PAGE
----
Information on this page was provided by our friends at the Blue River Watershed Group.
What is a watershed?A watershed is a basin-like landform defined by highpoints and ridgelines that descend into lower elevations and stream valleys. A watershed carries water “shed” from the land after rain falls and snow melts. Drop by drop, water is channeled into soils, groundwaters, creeks, and streams, making its way to larger rivers and eventually the sea. The important thing about watersheds is: what we do on the land affects water quality for all communities living downstream. Click here for interactive watershed activities.
Information on watersheds provided by Watershed Atlas.
What makes up the Blue River Watershed?The Blue River drains an area of about 680 square miles in the central Rocky Mountains, west of the continental divide in Colorado. The watershed drains northward, from elevations reaching 14,270 feet along the southeastern perimeter, to where it flows into the Colorado River south of Kremmling at an elevation of 7,400 feet.
Three major tributaries in the Blue River watershed come together at Dillon Reservoir forming the Upper Blue River watershed. These are the Snake River, the Blue River, and Ten Mile Creek. The lower Blue River watershed is approximately the same size as the upper Blue River watershed, and contributes approximately the same virgin yields, which average approximately 160,000 acre feet (af) per year. An acre foot is an acre of water one foot deep or 326,000 gallons.
Most of the total annual stream flow results from snow melt during the spring and early summer. Major snowfall typically occurs January through April. Thunderstorm activity produces significant, though short-lived, rainfall events in July and August. Stream flows above major water storage facilities have marked seasonal variability. Discharges from groundwater systems contribute about a quarter of the total surface water flow.
The Blue River watershed includes all of Summit County, which encompasses approximately 619 square miles. An additional 61 square miles lie within Grand County, and the very head of the Ten Mile basin lies within Lake County.
The major population centers within the Blue River watershed are the towns and unincorporated areas of Blue River, Breckenridge, Copper Mountain, Frisco, Keystone, Dillon and Silverthorne. The permanent resident population of Summit County in 2000 was 20,946 and the peak seasonal population was 121,496!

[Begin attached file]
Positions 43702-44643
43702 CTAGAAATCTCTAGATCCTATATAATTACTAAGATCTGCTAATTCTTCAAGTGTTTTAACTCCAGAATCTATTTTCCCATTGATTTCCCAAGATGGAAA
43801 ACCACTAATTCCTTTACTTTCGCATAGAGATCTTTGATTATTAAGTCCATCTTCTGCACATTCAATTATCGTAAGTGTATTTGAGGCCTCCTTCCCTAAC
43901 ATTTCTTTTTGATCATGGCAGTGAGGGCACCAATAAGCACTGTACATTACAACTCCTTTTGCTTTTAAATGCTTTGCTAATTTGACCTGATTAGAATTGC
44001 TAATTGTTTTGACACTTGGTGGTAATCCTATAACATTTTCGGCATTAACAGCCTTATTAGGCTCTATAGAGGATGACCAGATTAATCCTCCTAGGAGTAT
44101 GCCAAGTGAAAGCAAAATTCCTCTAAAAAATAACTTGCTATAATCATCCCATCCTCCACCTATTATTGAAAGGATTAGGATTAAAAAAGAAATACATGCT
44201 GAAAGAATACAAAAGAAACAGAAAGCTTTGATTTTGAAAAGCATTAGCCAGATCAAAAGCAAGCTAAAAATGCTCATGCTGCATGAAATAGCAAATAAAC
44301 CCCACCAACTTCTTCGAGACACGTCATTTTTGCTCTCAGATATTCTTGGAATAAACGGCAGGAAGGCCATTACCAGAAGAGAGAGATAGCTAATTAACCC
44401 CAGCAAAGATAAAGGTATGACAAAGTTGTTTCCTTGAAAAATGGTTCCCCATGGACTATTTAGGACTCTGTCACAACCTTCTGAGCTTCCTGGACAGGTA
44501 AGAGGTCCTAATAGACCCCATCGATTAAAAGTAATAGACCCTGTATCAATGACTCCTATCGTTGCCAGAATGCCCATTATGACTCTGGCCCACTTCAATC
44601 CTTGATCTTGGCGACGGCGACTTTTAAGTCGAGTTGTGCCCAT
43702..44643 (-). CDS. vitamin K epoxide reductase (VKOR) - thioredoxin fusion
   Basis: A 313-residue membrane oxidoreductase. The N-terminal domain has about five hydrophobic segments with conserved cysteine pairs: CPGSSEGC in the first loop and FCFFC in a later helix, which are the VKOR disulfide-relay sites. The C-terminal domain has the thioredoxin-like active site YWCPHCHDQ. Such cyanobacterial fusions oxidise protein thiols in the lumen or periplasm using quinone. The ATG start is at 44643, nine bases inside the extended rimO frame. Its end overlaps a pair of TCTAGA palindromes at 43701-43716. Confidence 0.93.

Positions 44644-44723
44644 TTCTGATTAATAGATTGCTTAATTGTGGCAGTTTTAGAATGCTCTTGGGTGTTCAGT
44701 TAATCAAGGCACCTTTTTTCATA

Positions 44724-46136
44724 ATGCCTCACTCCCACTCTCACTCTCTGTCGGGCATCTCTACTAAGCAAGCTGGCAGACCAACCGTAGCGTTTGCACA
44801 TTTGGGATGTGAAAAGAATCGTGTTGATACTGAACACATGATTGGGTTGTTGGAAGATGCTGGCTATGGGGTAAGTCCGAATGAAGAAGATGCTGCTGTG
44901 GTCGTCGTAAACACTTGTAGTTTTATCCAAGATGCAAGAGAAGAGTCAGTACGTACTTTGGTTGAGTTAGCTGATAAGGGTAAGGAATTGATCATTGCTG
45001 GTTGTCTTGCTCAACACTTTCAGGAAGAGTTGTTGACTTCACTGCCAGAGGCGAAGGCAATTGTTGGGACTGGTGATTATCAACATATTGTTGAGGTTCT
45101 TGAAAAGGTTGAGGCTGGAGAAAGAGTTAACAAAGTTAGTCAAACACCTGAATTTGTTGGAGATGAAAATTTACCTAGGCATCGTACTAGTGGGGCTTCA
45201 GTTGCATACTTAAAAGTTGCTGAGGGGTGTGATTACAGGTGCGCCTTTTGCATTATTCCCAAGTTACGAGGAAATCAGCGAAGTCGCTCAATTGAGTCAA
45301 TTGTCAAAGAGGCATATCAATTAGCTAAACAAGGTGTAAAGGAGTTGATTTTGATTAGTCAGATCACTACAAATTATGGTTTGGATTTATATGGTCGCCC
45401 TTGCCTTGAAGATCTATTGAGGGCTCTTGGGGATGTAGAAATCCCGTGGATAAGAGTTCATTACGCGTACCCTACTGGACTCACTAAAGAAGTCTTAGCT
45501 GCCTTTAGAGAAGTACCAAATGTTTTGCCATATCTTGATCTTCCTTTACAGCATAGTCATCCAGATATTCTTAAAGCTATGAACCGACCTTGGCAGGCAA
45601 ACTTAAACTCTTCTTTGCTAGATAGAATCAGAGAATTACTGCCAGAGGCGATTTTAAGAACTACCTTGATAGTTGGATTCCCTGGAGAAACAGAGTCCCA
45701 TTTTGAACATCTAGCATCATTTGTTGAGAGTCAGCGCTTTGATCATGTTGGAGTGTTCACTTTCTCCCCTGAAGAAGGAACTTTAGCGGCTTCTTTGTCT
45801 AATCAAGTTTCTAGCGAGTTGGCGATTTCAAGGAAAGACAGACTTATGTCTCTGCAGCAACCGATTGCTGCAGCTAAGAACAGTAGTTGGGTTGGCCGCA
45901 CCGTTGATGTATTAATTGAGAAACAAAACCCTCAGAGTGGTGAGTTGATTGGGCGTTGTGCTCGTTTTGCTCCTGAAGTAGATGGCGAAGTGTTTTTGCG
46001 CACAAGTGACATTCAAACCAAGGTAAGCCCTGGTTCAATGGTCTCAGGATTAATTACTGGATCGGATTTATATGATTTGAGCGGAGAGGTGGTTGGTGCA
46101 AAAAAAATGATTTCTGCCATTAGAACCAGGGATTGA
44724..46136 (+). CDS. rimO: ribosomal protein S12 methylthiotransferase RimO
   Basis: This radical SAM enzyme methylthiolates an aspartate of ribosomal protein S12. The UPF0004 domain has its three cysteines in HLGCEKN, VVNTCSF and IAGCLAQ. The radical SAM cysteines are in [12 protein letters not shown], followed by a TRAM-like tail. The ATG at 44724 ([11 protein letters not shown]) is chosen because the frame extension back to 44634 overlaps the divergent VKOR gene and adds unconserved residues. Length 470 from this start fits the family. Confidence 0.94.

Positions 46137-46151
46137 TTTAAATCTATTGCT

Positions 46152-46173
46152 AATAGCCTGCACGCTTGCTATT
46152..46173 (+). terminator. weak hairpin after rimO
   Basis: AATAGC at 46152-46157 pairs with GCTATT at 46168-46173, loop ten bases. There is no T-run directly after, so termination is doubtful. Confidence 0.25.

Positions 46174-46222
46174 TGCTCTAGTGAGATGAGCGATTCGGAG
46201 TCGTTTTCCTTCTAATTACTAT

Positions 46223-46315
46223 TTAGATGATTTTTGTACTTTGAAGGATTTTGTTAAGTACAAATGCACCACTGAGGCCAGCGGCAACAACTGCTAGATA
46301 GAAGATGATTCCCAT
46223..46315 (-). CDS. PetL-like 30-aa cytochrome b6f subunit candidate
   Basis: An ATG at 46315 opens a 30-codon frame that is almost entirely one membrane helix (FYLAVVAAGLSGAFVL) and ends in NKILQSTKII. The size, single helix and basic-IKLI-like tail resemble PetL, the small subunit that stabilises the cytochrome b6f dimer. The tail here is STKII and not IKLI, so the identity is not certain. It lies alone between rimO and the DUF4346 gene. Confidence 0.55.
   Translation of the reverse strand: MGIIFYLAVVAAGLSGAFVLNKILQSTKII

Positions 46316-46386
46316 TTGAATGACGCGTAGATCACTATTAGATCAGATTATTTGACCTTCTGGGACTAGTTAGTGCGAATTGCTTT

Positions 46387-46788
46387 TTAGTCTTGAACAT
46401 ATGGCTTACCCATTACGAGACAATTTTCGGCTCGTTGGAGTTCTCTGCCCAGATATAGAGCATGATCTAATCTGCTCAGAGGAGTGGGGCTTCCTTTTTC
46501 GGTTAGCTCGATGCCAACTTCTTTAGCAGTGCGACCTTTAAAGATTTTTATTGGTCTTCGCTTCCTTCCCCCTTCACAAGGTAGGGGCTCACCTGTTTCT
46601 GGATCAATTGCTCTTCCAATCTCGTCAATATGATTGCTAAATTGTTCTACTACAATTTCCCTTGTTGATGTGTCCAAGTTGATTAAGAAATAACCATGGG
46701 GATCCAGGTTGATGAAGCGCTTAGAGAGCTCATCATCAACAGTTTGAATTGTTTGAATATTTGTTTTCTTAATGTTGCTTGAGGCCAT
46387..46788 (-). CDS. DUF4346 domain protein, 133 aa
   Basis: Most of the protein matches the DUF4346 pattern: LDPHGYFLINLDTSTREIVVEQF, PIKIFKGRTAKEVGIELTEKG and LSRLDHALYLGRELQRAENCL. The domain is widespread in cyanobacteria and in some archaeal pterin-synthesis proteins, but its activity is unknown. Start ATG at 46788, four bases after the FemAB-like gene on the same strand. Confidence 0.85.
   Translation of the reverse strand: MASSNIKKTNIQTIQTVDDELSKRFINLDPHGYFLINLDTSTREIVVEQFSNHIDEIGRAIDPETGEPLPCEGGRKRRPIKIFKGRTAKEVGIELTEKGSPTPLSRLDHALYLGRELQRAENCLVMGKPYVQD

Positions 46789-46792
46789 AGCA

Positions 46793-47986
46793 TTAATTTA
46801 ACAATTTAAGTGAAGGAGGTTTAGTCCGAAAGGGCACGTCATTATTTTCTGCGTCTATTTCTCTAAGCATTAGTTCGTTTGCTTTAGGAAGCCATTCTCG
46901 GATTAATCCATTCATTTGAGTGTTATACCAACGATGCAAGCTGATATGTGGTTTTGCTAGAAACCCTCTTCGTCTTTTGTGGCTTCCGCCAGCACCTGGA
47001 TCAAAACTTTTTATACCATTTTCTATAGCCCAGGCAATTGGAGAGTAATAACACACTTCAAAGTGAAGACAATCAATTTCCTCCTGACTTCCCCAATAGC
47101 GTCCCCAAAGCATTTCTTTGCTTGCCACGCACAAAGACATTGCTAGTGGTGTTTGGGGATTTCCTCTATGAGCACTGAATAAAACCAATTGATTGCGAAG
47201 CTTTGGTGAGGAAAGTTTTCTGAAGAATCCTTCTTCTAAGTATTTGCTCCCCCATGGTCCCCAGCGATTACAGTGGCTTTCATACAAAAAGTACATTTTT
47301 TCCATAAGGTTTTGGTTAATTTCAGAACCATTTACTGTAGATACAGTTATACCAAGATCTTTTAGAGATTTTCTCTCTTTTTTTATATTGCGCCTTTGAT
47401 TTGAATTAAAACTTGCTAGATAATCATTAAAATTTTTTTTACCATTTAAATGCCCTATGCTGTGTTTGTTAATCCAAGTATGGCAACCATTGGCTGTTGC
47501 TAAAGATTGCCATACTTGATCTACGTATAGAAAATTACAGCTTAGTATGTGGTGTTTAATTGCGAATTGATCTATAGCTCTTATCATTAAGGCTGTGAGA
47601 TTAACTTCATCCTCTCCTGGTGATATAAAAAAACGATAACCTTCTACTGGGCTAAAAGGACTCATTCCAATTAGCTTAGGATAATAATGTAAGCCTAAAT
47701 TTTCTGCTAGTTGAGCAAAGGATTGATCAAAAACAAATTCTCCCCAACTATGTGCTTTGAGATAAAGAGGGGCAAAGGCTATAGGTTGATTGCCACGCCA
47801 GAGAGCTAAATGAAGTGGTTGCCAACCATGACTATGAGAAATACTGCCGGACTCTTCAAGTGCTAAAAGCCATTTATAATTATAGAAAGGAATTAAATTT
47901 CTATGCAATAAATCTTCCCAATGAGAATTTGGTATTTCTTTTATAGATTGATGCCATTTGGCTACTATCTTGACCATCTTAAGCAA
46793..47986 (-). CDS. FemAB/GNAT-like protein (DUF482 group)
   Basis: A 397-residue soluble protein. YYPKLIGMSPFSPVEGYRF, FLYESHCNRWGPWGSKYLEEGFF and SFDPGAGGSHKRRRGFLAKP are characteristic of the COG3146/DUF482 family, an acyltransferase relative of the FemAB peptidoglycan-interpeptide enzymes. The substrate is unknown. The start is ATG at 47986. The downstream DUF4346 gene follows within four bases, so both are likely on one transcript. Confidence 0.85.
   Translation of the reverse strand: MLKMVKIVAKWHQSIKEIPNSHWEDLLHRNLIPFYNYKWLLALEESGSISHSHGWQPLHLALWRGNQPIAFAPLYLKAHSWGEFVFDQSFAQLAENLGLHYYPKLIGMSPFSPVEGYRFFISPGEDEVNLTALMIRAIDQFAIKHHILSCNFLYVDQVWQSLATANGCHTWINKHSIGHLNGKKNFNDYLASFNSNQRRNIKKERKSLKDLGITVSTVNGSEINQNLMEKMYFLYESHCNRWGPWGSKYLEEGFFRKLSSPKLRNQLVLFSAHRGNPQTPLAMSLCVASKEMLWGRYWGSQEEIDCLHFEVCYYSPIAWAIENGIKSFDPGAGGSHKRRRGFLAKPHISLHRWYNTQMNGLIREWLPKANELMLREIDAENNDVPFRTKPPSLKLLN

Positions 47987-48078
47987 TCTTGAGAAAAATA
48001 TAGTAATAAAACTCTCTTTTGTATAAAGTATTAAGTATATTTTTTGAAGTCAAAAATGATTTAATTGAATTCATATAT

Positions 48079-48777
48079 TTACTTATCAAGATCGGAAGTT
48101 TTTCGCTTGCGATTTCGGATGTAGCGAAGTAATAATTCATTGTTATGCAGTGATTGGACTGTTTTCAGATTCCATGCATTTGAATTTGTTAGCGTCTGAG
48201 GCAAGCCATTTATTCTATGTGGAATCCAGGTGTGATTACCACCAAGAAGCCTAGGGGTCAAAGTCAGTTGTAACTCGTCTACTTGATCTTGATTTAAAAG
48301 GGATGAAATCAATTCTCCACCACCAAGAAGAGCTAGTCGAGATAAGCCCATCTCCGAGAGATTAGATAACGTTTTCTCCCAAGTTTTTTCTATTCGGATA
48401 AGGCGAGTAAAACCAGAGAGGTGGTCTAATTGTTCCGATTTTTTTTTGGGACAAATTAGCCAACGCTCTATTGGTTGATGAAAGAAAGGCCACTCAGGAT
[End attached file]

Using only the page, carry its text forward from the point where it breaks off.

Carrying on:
Generally, water in the Blue River watershed is of high quality. A portion of the Blue River below Dillon Reservoir has been designated as a gold medal fishery by the Division of Wildlife. Four segments have significantly impaired water quality due to impacts associated with historical hard rock mining.
The major water quality challenges include runoff from old mining areas, urban areas and construction activities, trans-basin diversions (which reduce dilution and flushing flows), nutrients from septic systems, and, to a smaller degree, municipal treatment systems.
How is the Blue River part of the Colorado River Basin?
Blue River FAQsThe Blue River Watershed (BRW) is located in the Colorado Rocky Mountains, west of the Continental Divide. It encompasses about 680 square miles in three counties including, from south to north:
- the source (headwaters) of the Blue River, from the very head of the Ten Mile Basin in Lake County
- the entire 619 square miles of Summit County
- 61 square miles in Grand County.
Three major tributaries converge at Dillon Reservoir to form the upper Blue River watershed:
- the Snake River (from the east)
- the Blue River (from the south)
- Tenmile Creek (from the west).
The watershed drains from peaks higher than 14,000 feet in the south to 7,400 feet, where it flows into the Colorado River near Kremmling in the north.
The upper and lower regions of the watershed each yield approximately 160,000 acre feet (af) of water per year (an acre foot is an acre of water one foot deep, or 325,851 gallons).
Major snowfall typically occurs January through April. Most of the annual stream flow results from snow melt during the spring and early summer. Thunderstorms produce significant rainfall in July and August. Groundwater return flows to streams contribute about a quarter of the total surface flow.
The permanent year-round population of Summit County as of 2013 is between 27,000 and 28,000. During peak tourist visits (typically around the Christmas/New Year and Spring Break) the population can increase to over 150,000. This creates an added burden on our drinking water and wastewater providers.
Dillon ReservoirFilm courtesy of Denver Water September 30, 2013
Green Mountain Reservoir